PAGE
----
Reading The Savage Tales of Solomon Kane has reminded me, by contrast, of how immensely great is Lloyd Alexanders’s Prydain series. The series is five books:
To repeat, the greatness of the books stands out to me all the more reading Robert E. Howard (author of “Conan” stories) about his “Puritan” hero, Solomon Kane. Kane is a phonetically aptly named rootless wanderer. He has integrity and he rescues those who need rescuing showing great courage. But he will defy the same odds for the sake of nothing but vengeance. And he has no family, no trade, no home as far as one can tell. He interprets his homelessness as some sort of calling of God on his life to be His vengeance. I don’t remember the narrator ever treating Conan (though I never read much in the original stories and that was decades ago) the way he treats Kane–by openly admitting that he is more or less insane. His unhesitating courage and questing is actually rooted in something other than piety and vocation.
When we are introduced to Taran in Lloyd Alexander’s books, we meet an imaginative youth who hates being an Assistant Pig Keeper. He wants instead to bear a sword and to go on high adventures with kings and warriors. (Warning a series spoilers follows, but I hopefully leave out enough that you will still want to read and enjoy reading the books.)
Taran is by no means the only character whom one cares about in the stories, but he is the one who is most central and whose development is most closely followed.
And there is plenty of development. Taran, in the course of the five books, learns the difference between reality and his daydreams, as well as the perversity of his would-be-warrior values. Partly, this comes from being punished by having his wishes granted. The life he longs for, when he tastes it, isn’t all he imagined. But he also begins to meet others who live by the sword (and die by the sword) and, though he meets genuine heroes, many of them are not good people. The world of Prydain is filled with small kingdoms and also small kings. Some are fine people. Other’s resemble motorcycle gang leaders. Except that they take immense pride in their breeding.
In the course of his life, Taran finally reaches the point that he actually desires to find his true calling, and is willing to come to peace with the fact that he is probably not called to be a warrior or anything else so heroic. (Part of his need for this quest is amplified by the fact that he is a foster child who doesn’t know where he came from.) He ends up meeting and being trained in various crafts among the peasants and townspeople in the various kingdoms.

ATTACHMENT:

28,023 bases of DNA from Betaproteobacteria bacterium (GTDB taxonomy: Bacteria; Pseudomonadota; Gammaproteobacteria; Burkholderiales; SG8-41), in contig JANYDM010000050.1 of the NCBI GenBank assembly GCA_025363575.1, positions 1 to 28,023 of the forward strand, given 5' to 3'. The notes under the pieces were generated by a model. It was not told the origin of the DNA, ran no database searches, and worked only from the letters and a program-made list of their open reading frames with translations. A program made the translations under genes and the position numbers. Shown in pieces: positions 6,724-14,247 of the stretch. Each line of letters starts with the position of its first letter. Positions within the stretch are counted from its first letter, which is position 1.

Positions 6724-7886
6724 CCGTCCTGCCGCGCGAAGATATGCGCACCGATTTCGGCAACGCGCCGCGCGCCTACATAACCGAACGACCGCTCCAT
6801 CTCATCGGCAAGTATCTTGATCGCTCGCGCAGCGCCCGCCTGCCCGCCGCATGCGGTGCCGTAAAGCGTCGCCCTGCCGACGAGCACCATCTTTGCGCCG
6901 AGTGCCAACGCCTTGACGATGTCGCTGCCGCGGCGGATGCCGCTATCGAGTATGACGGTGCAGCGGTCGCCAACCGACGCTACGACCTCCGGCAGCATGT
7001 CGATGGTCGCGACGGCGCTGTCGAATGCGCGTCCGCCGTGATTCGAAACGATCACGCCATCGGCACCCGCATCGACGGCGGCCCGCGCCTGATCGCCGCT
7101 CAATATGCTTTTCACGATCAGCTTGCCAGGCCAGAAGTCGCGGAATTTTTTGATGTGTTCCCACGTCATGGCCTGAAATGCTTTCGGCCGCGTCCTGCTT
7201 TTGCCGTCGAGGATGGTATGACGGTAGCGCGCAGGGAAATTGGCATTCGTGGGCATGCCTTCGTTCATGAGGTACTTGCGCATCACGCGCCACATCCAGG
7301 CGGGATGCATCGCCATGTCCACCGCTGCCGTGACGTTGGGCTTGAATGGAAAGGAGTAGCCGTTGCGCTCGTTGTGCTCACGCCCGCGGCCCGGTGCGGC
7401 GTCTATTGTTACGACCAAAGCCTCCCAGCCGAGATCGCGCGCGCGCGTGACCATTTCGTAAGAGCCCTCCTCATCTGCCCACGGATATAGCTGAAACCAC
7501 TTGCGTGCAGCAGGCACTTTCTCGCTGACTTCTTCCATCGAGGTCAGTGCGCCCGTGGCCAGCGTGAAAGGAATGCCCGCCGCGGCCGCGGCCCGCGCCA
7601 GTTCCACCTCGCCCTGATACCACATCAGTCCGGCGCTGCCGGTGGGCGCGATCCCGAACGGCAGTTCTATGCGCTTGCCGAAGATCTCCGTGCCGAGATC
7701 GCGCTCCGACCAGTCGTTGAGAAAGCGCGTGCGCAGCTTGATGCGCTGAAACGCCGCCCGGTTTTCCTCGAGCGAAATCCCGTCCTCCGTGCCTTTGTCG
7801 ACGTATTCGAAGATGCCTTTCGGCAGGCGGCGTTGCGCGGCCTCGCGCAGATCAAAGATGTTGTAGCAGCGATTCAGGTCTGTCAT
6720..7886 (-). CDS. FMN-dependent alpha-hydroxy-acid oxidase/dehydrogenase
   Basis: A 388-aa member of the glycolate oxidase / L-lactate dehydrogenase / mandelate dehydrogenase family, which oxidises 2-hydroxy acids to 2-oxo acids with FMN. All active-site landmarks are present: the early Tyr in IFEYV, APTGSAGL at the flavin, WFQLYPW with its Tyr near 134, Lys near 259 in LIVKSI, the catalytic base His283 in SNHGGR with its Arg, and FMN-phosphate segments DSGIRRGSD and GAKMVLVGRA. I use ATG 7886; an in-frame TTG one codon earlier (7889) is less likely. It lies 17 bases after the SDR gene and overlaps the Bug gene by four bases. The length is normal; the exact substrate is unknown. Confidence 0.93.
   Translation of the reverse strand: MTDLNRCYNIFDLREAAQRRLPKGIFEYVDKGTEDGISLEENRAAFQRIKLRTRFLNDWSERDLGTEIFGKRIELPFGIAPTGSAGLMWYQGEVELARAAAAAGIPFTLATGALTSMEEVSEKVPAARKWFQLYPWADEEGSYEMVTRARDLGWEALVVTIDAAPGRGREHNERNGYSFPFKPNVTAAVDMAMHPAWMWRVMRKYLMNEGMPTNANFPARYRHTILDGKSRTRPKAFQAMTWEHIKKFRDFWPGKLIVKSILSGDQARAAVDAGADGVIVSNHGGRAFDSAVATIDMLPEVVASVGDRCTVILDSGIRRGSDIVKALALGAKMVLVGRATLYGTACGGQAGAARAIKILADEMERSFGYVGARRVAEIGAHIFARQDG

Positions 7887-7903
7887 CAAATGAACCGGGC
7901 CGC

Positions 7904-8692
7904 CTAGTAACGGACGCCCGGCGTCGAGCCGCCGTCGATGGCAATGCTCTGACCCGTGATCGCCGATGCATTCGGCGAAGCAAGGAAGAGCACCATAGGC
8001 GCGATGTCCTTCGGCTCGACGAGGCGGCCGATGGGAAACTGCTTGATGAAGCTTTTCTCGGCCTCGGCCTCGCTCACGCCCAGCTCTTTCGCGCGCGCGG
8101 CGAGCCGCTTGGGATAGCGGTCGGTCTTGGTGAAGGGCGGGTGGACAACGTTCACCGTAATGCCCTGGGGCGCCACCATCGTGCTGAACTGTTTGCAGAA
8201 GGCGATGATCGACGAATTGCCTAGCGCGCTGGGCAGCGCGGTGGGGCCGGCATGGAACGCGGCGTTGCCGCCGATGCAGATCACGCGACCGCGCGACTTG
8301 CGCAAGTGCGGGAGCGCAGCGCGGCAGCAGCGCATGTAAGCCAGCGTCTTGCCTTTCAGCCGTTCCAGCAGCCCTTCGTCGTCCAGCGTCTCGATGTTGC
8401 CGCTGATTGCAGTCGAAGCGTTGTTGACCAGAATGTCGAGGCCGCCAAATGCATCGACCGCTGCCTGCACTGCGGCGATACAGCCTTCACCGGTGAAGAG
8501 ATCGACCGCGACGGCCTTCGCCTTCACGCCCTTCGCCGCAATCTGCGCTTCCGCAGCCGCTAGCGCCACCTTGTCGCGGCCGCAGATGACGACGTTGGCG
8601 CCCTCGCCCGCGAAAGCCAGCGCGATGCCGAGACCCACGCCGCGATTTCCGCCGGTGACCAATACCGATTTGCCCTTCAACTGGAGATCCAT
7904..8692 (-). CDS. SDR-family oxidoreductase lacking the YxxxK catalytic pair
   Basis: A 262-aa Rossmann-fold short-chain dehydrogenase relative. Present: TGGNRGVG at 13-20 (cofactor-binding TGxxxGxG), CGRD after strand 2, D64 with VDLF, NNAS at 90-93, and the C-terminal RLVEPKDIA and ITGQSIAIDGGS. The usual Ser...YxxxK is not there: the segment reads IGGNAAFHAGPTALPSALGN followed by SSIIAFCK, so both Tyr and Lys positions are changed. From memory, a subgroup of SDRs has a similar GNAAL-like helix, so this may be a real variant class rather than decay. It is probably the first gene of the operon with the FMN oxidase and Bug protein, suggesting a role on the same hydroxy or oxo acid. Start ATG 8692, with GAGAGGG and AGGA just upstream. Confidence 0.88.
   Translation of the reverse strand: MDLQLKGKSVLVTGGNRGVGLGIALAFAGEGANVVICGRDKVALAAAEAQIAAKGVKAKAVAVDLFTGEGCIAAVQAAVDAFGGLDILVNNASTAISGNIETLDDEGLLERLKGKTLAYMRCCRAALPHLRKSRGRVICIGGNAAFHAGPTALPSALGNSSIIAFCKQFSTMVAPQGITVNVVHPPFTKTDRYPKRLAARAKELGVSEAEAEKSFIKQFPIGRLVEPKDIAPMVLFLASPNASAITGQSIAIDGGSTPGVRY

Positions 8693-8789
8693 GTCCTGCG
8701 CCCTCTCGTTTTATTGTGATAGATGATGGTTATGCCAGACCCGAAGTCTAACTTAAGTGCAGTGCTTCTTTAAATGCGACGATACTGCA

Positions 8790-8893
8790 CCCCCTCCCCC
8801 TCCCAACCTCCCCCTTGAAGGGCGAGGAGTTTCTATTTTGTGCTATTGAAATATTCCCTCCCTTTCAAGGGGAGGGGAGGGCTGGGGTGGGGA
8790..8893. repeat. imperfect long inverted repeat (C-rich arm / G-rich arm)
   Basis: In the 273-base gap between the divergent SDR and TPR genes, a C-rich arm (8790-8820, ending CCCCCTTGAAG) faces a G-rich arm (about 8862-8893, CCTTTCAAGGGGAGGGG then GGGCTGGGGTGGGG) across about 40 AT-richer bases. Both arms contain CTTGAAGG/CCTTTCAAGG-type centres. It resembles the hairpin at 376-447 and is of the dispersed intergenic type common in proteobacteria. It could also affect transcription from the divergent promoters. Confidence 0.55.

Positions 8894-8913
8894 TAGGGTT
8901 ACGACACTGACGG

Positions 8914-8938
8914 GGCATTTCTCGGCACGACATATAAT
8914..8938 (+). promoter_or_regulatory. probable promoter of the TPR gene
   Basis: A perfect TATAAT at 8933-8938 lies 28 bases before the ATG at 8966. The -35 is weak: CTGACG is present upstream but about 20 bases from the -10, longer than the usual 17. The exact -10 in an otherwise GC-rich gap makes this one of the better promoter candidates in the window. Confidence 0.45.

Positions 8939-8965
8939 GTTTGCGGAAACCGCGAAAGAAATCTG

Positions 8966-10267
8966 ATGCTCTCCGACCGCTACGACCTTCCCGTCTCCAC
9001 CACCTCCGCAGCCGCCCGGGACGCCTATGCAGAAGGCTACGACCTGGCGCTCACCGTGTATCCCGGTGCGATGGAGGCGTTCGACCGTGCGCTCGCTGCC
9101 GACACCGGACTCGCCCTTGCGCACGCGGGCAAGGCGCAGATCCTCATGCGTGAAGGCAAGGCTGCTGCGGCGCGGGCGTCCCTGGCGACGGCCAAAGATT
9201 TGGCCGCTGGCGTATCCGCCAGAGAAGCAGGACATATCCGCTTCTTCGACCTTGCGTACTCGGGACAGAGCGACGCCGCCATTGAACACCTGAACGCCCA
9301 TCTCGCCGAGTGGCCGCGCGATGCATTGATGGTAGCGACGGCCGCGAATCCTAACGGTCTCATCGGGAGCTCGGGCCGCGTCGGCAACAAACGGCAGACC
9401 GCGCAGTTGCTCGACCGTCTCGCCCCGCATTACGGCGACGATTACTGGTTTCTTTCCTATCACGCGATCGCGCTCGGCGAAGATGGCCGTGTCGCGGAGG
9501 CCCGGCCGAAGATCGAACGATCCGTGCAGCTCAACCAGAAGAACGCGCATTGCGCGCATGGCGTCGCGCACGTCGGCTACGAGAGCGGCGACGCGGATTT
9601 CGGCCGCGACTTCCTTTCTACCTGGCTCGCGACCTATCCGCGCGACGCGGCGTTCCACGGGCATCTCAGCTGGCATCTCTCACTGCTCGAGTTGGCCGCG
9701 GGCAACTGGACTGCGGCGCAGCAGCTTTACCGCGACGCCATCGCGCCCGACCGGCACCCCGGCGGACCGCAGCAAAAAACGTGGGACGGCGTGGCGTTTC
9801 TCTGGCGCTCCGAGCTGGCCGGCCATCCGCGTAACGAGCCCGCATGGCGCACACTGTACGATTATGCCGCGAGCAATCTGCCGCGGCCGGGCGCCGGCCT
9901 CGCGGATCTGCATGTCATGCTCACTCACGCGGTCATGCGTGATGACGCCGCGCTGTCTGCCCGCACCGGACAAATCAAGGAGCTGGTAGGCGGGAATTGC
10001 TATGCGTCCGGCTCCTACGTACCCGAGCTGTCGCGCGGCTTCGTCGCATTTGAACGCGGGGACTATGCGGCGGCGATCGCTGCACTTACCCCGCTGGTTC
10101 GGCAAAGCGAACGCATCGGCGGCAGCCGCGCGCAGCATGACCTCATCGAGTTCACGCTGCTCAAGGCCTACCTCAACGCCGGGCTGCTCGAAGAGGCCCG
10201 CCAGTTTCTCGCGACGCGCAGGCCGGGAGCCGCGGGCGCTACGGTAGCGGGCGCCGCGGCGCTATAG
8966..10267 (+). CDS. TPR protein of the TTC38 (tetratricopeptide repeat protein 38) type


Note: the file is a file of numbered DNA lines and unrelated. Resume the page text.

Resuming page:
An odd thing happens. Taran finds that what he likes doing and what he’s capable of doing do not match up. The one craft-master he wishes to stay with and learn from is the one who has to tell him he has no real talent. This is a source of great grief to him.
(I want to re-read all this and see if I can confirm what I remember. The more I write this appraisal the more amazing it sounds. Did Alexander really intend to show that Taran was equipped for his ultimate destiny by finding he was incompetent for anything normal and yet learning to hate that fact?)
Because Taran learns to love the people, when the evil forces of the story are vanquished, he refuses to leave when he is offered passage to a better country with the Fair Folk (it is a situation much like Tolkien’s grey havens, but Alexander was following some Welsh myths and came by it honestly). And in making this decision he discovers his true vocation to be High King of Prydain.
I’ve managed to summarize the point of the series without even mentioning the epic struggle between good and evil going on in the land of Prydain. It is great fun. But what I have written is what has stayed with me. Everything (and there is much else that dovetails) serves to focus on a young boy who is lured by the song of the sword but who learns wisdom so that, at the right time, he becomes a man who can wield the sword in the right way.
For more on the series and on the author’s other works, go here.